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Did easy credit lead to economic peril?: home equity borrowing and household behavior in the early 2000s

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  • Daniel H. Cooper

Abstract

Using data from the Panel Study of Income Dynamics, this paper examines how households' home equity extraction during 2001-to-2003 and 2003-to-2005 affected their spending and saving behavior. The results show that a one-dollar increase in equity extraction led to ninety-five or ninety-eight cents higher consumption expenditures. Nearly all of this spending increase was reversed in the subsequent period. A fair amount of these expenditures went toward home improvements and repairs. In addition, households used home equity to help finance their purchases of used cars. Equity extraction also led to some household balance sheet reshuffling. In particular, households who extracted equity were somewhat more likely than other households to pay down their higher-cost credit card debt and to invest in other real estate and businesses. Overall, the results in this paper are consistent with households' extracting equity during the first half of this decade to fund one-time durable good consumption needs.

Suggested Citation

  • Daniel H. Cooper, 2009. "Did easy credit lead to economic peril?: home equity borrowing and household behavior in the early 2000s," Public Policy Discussion Paper 09-7, Federal Reserve Bank of Boston.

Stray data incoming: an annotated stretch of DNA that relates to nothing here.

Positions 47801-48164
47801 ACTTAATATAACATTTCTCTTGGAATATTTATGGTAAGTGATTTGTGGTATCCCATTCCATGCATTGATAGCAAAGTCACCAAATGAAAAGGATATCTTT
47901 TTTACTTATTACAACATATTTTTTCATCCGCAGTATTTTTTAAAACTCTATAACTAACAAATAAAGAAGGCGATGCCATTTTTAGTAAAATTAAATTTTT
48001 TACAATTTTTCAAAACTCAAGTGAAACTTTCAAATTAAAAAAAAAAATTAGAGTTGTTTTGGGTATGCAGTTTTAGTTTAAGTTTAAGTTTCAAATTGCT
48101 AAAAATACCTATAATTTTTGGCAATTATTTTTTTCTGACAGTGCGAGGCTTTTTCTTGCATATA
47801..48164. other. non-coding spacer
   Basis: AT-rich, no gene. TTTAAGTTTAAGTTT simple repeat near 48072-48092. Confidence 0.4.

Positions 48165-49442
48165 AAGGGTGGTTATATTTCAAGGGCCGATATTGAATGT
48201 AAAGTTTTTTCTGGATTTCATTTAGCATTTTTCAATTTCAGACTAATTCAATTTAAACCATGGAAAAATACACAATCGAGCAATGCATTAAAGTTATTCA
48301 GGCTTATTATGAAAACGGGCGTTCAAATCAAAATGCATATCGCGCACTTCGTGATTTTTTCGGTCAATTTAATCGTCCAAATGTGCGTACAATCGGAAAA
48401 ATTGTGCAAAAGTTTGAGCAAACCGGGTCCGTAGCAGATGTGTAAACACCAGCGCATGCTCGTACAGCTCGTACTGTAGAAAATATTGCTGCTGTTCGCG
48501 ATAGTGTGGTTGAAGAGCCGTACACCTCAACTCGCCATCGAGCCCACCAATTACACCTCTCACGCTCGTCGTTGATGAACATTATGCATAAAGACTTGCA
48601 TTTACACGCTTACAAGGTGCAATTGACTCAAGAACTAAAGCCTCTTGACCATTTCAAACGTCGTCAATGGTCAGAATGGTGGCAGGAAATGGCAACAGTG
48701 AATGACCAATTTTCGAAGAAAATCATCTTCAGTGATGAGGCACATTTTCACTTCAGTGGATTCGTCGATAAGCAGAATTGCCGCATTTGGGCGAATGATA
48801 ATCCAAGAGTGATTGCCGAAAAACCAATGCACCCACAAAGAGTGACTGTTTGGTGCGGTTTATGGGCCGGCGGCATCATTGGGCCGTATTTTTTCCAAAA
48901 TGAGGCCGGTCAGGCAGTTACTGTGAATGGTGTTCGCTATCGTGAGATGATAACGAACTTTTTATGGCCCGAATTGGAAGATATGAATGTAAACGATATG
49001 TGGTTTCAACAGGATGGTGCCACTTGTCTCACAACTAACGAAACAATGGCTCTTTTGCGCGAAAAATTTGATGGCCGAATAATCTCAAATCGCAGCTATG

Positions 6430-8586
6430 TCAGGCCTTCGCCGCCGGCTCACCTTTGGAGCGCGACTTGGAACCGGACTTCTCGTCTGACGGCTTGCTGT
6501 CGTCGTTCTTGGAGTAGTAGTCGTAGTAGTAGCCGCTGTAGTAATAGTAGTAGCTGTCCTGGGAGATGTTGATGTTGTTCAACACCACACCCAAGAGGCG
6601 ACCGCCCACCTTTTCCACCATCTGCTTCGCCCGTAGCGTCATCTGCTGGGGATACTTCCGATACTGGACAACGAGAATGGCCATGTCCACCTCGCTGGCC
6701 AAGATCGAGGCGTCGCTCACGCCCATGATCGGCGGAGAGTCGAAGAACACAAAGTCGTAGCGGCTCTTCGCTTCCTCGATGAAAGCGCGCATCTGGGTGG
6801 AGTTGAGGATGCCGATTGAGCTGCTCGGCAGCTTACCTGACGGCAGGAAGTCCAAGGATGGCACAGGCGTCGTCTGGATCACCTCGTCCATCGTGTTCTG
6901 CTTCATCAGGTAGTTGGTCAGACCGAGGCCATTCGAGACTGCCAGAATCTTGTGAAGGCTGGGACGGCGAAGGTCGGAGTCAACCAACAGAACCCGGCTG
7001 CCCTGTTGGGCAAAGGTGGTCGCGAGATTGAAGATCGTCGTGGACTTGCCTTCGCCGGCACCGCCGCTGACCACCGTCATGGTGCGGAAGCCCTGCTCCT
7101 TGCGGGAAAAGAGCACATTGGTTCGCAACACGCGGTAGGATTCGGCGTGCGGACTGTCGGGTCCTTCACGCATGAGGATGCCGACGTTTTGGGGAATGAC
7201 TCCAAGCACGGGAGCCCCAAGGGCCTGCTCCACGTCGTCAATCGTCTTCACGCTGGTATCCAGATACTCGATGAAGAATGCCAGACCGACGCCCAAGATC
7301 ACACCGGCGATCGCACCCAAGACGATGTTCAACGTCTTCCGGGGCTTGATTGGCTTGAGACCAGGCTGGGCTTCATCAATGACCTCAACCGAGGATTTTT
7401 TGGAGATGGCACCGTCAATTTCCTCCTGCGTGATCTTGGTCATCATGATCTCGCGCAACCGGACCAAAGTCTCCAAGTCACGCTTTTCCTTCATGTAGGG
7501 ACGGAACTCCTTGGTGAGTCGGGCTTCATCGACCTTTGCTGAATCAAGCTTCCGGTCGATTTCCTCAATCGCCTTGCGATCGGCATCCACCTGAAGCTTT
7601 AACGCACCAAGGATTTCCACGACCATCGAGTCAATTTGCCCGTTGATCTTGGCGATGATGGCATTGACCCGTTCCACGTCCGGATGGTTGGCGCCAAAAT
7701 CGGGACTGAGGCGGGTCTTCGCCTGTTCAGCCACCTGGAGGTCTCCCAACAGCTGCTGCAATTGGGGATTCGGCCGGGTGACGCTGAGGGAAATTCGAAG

• Handle: RePEc:fip:fedbpp:09-7
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    File URL: http://www.bostonfed.org/economic/ppdp/2009/ppdp0907.htm
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    Cited by:

    1. Fabian Lindner, 2013. "The Housing Wealth Effect on Consumption Reconsidered," IMK Working Paper 115-2013, IMK at the Hans Boeckler Foundation, Macroeconomic Policy Institute.
    2. Xiaoqing Zhou, 2018. "Home Equity Extraction and the Boom-Bust Cycle in Consumption and Residential Investment," Staff Working Papers 18-6, Bank of Canada.
    3. Andreas Fuster & Paul S. Willen, 2010. "$1.25 Trillion is still real money : some facts about the effects of the Federal Reserve’s mortgage market investments," Public Policy Discussion Paper 10-4, Federal Reserve Bank of Boston.
    4. Neil Bhutta & Benjamin J. Keys, 2016. "Interest Rates and Equity Extraction during the Housing Boom," American Economic Review, American Economic Association, vol. 106(7), pages 1742-1774, July.
    5. Madis Aben & Merike Kukk & Karsten Staehr, 2012. "Housing Equity Withdrawal and Consumption Dynamics in Estonia 2002-2011," Research in Economics and Business: Central and Eastern Europe, Tallinn School of Economics and Business Administration, Tallinn University of Technology, vol. 4(1).
    6. John Mondragon & Janice Eberly & Gene Amromin, 2017. "The Housing Crisis and the Rise in Student Loans," 2017 Meeting Papers 369, Society for Economic Dynamics.
    7. Michael LaCour-Little & Wei Yu & Libo Sun, 2014. "The Role of Home Equity Lending in the Recent Mortgage Crisis," Real Estate Economics, American Real Estate and Urban Economics Association, vol. 42(1), pages 153-189, March.

    More about this item

    Keywords

    Home equity loans; Consumer behavior;

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